The Green Inferno (2015)

The-Green-Inferno-2015Say what you will about Eli Roth’s new horror film The Green Inferno: it’s not politically correct. Most horror films give a cursory nod to the current cultural zeitgeist, but this one is a cheerfully regressive throwback to cannibal barf-bag grossfests. Here, a group of naive college students venture into the South American rainforest to save an endangered tribe, and then unfortunately find themselves terrorized by the natives, who are consumers of human flesh. And eyeballs. And tongues. And anything else you could imagine, although thanks to Roth’s penchant for delivering buckets of gore, you don’t have to imagine very much. Stories about The Green Inferno‘s unremitting violence have been circulating for years now–the film was made in 2012 and was pulled from distribution last fall. It’s now finally been released by Blumhouse Pictures. Was it worth the wait? Not really.

Roth is the shock-jock DJ of the horror world. He has a geek’s love of movie culture, and he adores slamming genres and tones together, and pilfering from his influences. He’s like a low-rent Quentin Tarantino (they’re friends). Tarantino, however, likes to internalize his inspirations, polish them, and create something altogether new. Roth prefers to just regurgitate, and he compensates by feeding a compulsive and juvenile need to offend. Tarantino, also, is incapable of writing boring characters, and that’s all Roth can do. The setup he bestows on Green Inferno is endless, and yet so perfunctory and stiff that it’s impossible to care at all about the characters he’s lining up to be hot lunches.

One character sort of stands out, and that’s Justine (Lorenza Izzo), a college freshman who means well but has a thimbleful of knowledge for how the world works. When hearing about atrocities in other countries, she says in class that a call to her father, a UN ambassador, could fix everything. She takes a shine to student activist showboat Alejandro (Ariel Levy), and eventually she’s tagging along for a weekend excursion to the Amazon, where the students will stage an anti-deforestation demonstration, against the firepower of armed militia (a detail that escapes their notice until it’s too late). Things go well enough, I suppose, until a plane crash strands them in a hostile jungle full of hungry natives.

What happens next–I’m warning you–is some of the most repellent and graphic violence you’ll see this year. This is especially true in one grisly centerpiece of horror that spares no details; the makeup work is quite excellent, if you like that sort of thing. A series of impalements, beheadings, flayings and dismemberments become the norm as the cast dwindles down, leading to a climax where a naked heroine is threatened with castration and then cannibalism, as hordes of villagers lick their chops and leer.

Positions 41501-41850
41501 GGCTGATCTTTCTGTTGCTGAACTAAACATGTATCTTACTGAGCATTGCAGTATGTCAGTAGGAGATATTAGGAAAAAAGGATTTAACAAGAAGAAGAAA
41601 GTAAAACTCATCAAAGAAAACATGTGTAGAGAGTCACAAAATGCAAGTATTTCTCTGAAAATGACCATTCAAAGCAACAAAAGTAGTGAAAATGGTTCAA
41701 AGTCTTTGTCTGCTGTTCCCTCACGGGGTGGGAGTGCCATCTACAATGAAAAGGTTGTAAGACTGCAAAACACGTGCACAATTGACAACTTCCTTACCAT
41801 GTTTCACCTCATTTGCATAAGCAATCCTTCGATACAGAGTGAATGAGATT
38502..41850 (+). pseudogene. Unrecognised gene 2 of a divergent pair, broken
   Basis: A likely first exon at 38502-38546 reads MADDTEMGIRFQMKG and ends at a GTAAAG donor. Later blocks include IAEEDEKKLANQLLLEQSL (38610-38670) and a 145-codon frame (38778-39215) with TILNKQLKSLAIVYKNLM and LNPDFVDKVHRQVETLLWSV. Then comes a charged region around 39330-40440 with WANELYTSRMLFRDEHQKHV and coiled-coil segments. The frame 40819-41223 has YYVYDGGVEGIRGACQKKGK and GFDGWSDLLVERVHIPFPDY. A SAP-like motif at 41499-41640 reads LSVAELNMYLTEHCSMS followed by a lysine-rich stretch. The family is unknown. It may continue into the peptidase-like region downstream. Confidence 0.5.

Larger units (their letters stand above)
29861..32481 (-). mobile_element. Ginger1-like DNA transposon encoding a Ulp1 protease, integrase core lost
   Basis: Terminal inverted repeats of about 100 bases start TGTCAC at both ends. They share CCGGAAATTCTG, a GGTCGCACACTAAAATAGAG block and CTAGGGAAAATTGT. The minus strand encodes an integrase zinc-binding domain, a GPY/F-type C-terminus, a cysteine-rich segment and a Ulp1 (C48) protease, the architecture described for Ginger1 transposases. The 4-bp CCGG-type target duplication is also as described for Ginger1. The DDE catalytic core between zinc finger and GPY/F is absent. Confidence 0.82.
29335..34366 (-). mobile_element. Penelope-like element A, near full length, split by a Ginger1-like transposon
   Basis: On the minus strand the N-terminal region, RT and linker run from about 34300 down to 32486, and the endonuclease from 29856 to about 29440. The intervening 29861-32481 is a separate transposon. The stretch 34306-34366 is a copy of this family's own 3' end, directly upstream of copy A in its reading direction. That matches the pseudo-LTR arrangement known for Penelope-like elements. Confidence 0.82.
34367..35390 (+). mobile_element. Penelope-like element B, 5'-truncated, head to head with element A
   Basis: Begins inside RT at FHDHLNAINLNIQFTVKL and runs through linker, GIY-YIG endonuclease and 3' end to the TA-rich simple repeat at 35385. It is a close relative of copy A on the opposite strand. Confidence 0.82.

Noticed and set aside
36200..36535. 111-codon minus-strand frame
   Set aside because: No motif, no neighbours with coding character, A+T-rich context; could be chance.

Does this all go too far? Absolutely. Without question. It also kinda doesn’t go far enough. Roth’s aim is to make a slick, updated exploitation picture, but he takes forever to get started (every character, even Justine, are woodenly-acted ciphers, and their setup lasts an hour), and once he delivers that disturbing set piece, his script devolves further into pointless runarounds and misjudged tonal shifts (his idea to top the horror of watching a friend be eaten is to throw in jokes about explosive bodily functions). There’s an effort, in the script, to satirize those who indulge in outrage tourism (ignorantly caring more about photo ops at an injustice instead of the injustice itself), but the film’s politics are confused at best. It’s a grisly and plotless mess, and the whole effort only serves to prove that if the violence in this film can’t get the dreaded NC-17 rating, then absolutely nothing can. Why even bother pushing the envelope, then?

Roth doesn’t help himself by shooting the film in digital video. With a story like this, we want photography that touches the mystic, and bestows a terrifying aura. Instead, the clumsy (and incessantly shaky) aesthetic flattens the wonder of the rainforest and distances us. Despite the tries at intensity, the film is not consistently scary, just gross. And if you’ve seen a cannibal horror film before, this one will just taste–sorry–stale.

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